Can you use a RIT score to determine effectiveness of new curriculum?

Document created by Community User on Dec 4, 2017Last modified by Community User on Dec 4, 2017
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Question
Can a RIT score help determine if new curriculum is effective?

Answer
There a few ways to measure the effectiveness of a new curriculum. However, one thing to be aware of is the possibility of an implementation dip. Implementation dip is known as a "dip in performance and confidence as one encounters an innovation that requires new skills and new understandings". Judgments made about the effectiveness of a new curriculum in year one should tempered by an understanding of the quality of the implementation and the likelihood of a dip in performance. 
 

What norms can I use to determine this?

Curricular effectiveness must be judged in some context. That context can be provided by what other schools or grades are doing, or what the schools or grades did in the past. A third context might be some pre-determined goal for growth or even status. School norms are powerful tool for providing this context. See MAP Growth: Where can I find the Norms Study and related documents?

School norms will answer questions like these:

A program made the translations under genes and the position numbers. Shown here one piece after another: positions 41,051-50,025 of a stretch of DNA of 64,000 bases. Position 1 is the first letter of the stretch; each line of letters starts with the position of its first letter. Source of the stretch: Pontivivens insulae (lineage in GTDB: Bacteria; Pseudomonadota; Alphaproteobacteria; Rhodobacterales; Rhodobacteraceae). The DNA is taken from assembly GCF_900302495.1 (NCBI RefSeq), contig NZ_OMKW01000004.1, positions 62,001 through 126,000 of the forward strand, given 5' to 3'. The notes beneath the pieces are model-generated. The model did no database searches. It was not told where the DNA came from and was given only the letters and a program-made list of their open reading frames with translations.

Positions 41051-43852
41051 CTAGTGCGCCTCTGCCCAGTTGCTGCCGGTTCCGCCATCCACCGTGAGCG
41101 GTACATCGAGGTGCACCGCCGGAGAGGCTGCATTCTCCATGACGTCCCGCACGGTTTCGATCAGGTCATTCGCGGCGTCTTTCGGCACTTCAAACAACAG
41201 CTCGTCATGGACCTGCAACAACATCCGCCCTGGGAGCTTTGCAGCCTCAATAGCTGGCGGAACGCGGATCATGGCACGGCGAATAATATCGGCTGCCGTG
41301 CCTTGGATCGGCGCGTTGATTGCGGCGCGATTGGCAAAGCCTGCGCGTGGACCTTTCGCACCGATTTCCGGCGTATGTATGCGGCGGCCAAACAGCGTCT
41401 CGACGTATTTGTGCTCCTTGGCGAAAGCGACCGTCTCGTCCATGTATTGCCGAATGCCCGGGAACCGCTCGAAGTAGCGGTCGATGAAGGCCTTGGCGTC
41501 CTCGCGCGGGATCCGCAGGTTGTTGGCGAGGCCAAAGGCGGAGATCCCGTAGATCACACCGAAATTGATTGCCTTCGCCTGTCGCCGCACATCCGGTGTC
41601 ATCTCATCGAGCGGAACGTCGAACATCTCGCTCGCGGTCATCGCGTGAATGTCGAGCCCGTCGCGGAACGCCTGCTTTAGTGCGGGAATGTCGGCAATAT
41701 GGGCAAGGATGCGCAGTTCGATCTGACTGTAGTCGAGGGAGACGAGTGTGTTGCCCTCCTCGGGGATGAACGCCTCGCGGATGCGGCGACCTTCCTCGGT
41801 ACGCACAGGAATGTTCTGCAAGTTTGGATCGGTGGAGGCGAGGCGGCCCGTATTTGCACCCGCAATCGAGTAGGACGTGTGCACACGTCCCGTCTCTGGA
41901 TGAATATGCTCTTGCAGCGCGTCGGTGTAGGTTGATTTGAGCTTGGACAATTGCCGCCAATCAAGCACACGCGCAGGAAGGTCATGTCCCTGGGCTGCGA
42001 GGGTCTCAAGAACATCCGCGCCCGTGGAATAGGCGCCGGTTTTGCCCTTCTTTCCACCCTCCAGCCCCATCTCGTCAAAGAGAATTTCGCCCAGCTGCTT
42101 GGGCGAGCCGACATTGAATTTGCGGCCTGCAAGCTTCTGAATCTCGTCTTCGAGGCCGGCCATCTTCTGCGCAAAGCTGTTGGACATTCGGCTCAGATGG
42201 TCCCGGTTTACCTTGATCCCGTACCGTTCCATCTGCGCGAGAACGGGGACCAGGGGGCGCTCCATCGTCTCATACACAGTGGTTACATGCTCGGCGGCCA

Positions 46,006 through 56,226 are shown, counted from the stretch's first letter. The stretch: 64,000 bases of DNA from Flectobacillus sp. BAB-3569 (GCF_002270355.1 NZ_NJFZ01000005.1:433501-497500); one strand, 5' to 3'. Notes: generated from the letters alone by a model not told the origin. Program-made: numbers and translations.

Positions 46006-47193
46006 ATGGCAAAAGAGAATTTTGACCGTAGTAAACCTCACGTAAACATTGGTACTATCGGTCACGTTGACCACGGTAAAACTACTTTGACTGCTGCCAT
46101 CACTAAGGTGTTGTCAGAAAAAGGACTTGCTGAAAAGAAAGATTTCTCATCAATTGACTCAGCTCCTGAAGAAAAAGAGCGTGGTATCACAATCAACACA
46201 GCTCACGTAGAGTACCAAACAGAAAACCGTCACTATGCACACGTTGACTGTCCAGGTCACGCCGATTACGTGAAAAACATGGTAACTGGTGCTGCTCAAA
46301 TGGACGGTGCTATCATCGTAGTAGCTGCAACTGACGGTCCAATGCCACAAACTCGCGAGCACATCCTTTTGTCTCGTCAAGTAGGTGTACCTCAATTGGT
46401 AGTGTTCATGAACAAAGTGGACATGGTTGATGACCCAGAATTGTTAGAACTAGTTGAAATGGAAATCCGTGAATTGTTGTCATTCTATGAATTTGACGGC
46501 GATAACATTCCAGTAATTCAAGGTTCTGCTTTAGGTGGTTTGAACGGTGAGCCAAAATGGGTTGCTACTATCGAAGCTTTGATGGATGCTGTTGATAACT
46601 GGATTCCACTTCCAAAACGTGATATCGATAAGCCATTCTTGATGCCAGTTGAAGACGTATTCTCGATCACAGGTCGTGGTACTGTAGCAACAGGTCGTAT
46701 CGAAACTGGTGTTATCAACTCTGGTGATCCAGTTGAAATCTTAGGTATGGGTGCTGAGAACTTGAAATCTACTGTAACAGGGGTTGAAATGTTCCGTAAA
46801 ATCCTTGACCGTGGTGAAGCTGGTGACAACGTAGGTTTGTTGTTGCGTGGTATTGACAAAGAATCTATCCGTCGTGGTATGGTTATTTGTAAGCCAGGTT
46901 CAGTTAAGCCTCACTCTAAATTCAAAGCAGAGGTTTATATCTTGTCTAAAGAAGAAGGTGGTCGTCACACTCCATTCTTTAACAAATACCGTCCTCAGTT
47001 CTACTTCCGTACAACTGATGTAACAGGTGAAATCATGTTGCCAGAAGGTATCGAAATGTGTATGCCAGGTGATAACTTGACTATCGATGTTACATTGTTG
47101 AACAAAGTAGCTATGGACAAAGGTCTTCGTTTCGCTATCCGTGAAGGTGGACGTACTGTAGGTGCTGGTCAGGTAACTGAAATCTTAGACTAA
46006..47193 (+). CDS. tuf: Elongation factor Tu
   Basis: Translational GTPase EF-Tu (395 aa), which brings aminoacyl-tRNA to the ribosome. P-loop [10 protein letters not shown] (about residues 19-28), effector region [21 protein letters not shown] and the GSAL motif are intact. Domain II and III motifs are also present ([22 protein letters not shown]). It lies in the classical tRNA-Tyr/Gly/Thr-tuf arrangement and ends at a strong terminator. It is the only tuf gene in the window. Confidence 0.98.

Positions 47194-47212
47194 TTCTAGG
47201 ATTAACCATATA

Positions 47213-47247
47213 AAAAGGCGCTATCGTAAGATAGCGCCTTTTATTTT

• How did our school’s growth or specific grades’ growth compare to typical growth of all schools? 
  • How did our school’s growth or specific grades’ growth compare to last year’s growth?
  • Did our school or specific grades’ meet our goal? 
  • How did our school or specific grades’ status compare to other schools’ status? (use spring percentile rank) 
  • How did our school’ or specific grades’ status compare to last year’s status? (use spring percentile rank)


What else can help provide this information?

The school norms may provide satisfactory answers. If not, a further analysis can look at individual growth across the whole school or for specific grades.

Schools can answer such questions as these:
  • Did a higher percentage of our students meet typical growth (50th percentile) than in the past? 
  • What percentage of our students met their growth goals?
  • Did we meet the school goal for individual growth?
Looking at overall individual growth can also aid in analyzing curricular effectiveness for various sub-groups. Some schools may not be typical, either very high performing or low performing. Self-comparisons will still be valid, but for comparisons to other schools, these schools may need custom reports to find a valid comparison group. See Custom report requests

In summary, schools that want to use MAP data to evaluate curriculum should craft a set of questions like the ones here, and use either school or individual norms data to seek answers. The schools themselves will have to determine the answers to say the curriculum is or isn’t effective. 

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